In the World, Not of the World

None of us has a choice in this: we are in the world, and we are all in it together. But each of us has a choice to be or not to be of the world. Here is how St. Francis and four other Franciscans distinguish between being in the world but not of the world:

St. Francis wisely advises: “Never praise a man before his death, because you never can tell how he will end.”

He declares: “Happy he who, when he is honoured and esteemed by men, thinks no more of himself than when he was humbled and despised, because man is what he appears to the eyes of God, and nothing more.” Again, he reminds us: “Know that there are many high and sublime things in the eyes of God which are vile and abject in the esteem of men; while, on the contrary, there are numberless things which men consider grand and beautiful, and which are mean and valueless before God.”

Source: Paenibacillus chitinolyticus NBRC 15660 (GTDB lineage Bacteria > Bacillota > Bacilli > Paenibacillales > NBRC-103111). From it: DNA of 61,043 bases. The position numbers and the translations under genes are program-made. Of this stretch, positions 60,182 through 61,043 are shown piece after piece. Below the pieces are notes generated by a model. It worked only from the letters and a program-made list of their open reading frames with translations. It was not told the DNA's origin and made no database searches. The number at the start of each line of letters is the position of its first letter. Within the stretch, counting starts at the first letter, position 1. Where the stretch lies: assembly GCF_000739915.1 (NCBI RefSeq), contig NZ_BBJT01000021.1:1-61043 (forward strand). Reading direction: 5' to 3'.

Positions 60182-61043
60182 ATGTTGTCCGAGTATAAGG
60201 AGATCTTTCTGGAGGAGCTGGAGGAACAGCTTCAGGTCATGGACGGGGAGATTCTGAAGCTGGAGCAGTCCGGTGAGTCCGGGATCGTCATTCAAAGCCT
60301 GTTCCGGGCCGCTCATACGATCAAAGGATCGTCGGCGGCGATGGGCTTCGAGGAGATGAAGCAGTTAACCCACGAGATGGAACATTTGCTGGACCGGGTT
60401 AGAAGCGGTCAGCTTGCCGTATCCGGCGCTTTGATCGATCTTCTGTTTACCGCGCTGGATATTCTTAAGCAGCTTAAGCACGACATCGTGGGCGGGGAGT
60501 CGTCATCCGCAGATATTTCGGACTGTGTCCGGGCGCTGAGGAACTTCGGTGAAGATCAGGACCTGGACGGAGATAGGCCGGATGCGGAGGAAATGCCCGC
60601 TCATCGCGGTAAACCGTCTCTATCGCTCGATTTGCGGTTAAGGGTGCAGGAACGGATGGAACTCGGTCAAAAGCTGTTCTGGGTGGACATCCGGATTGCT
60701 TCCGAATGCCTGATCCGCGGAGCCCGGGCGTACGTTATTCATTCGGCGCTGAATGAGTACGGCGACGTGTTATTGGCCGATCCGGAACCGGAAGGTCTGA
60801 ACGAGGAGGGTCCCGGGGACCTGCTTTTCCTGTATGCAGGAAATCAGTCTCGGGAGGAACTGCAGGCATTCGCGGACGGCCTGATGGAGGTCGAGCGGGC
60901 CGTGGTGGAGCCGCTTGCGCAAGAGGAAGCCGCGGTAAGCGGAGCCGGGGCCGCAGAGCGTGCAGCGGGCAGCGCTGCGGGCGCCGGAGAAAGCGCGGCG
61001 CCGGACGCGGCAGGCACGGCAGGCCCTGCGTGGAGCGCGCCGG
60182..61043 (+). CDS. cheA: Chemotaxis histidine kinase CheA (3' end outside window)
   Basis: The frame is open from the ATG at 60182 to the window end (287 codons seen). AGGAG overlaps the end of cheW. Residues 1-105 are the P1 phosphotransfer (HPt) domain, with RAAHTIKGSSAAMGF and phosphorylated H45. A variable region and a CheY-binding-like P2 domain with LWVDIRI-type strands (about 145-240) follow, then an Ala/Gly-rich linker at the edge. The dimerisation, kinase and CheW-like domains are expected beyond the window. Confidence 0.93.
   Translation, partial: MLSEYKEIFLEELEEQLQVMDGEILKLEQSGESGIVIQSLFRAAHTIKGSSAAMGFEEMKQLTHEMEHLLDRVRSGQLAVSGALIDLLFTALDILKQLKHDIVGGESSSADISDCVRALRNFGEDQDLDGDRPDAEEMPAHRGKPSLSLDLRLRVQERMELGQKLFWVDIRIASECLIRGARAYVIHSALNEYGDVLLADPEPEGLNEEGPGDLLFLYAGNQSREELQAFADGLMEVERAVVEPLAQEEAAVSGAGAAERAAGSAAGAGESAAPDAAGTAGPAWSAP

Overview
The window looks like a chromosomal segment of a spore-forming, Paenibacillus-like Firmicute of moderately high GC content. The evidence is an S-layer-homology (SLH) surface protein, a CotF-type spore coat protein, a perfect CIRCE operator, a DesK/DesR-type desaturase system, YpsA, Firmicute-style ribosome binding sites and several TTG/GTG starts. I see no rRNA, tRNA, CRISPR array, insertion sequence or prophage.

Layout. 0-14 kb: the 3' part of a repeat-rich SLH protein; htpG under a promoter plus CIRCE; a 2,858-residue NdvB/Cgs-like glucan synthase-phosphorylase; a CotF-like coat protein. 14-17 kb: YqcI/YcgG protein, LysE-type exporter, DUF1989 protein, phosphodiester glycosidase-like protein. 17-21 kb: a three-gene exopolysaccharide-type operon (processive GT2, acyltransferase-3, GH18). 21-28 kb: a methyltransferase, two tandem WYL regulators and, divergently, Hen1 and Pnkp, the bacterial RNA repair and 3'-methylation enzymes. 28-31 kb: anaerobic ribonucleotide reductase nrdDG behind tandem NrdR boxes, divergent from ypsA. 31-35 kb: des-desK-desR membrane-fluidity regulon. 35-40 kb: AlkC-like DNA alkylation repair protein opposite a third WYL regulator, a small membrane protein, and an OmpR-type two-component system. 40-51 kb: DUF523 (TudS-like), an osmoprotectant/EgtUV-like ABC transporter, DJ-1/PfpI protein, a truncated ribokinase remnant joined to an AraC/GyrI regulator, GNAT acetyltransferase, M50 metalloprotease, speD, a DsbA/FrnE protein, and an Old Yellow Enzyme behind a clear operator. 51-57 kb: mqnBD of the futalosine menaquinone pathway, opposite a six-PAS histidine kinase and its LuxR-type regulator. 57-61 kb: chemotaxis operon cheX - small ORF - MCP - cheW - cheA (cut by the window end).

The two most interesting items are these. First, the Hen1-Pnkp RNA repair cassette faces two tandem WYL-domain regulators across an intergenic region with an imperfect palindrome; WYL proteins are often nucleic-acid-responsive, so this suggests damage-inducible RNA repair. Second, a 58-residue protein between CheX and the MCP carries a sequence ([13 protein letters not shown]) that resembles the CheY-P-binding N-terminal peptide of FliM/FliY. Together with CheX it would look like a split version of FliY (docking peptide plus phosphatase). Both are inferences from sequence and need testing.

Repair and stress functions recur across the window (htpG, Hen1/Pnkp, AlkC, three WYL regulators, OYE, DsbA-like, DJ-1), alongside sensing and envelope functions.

St. Elzear of Sabran remarks: “It ought to be a cause of confusion to us that, being placed on this earth in order to fit ourselves for heaven, we yet think so little of our home, and speak of it so rarely.”

St. Clare of Assisi, therefore, exhorts: “Never forget that the way which leads to heaven is narrow; that the gate leading to life is narrow and low; that there are but few who find it and enter by it; and if there be some who go in and tread the narrow path for some time, there are but very few who persevere therein.”

St. Antony of Padua argues that worldly vices destroy the theological virtue of charity: “Charity is a fire; but three things can extinguish it: the wind of pride, the water of gluttony and luxury, and the thick smoke of avarice.”

The human person is made up of body and spirit. Blessed Egidius of Assisi offers this suggestion on how to manage our affairs: “We have two eyes—the right and left. Let us use the former to contemplate all that is above us, and the latter to manage what is beneath us.”

Quotations from Flowers from the Garden of Saint Francis for Every Day of the Year (London: Burns and Oates, 1882).

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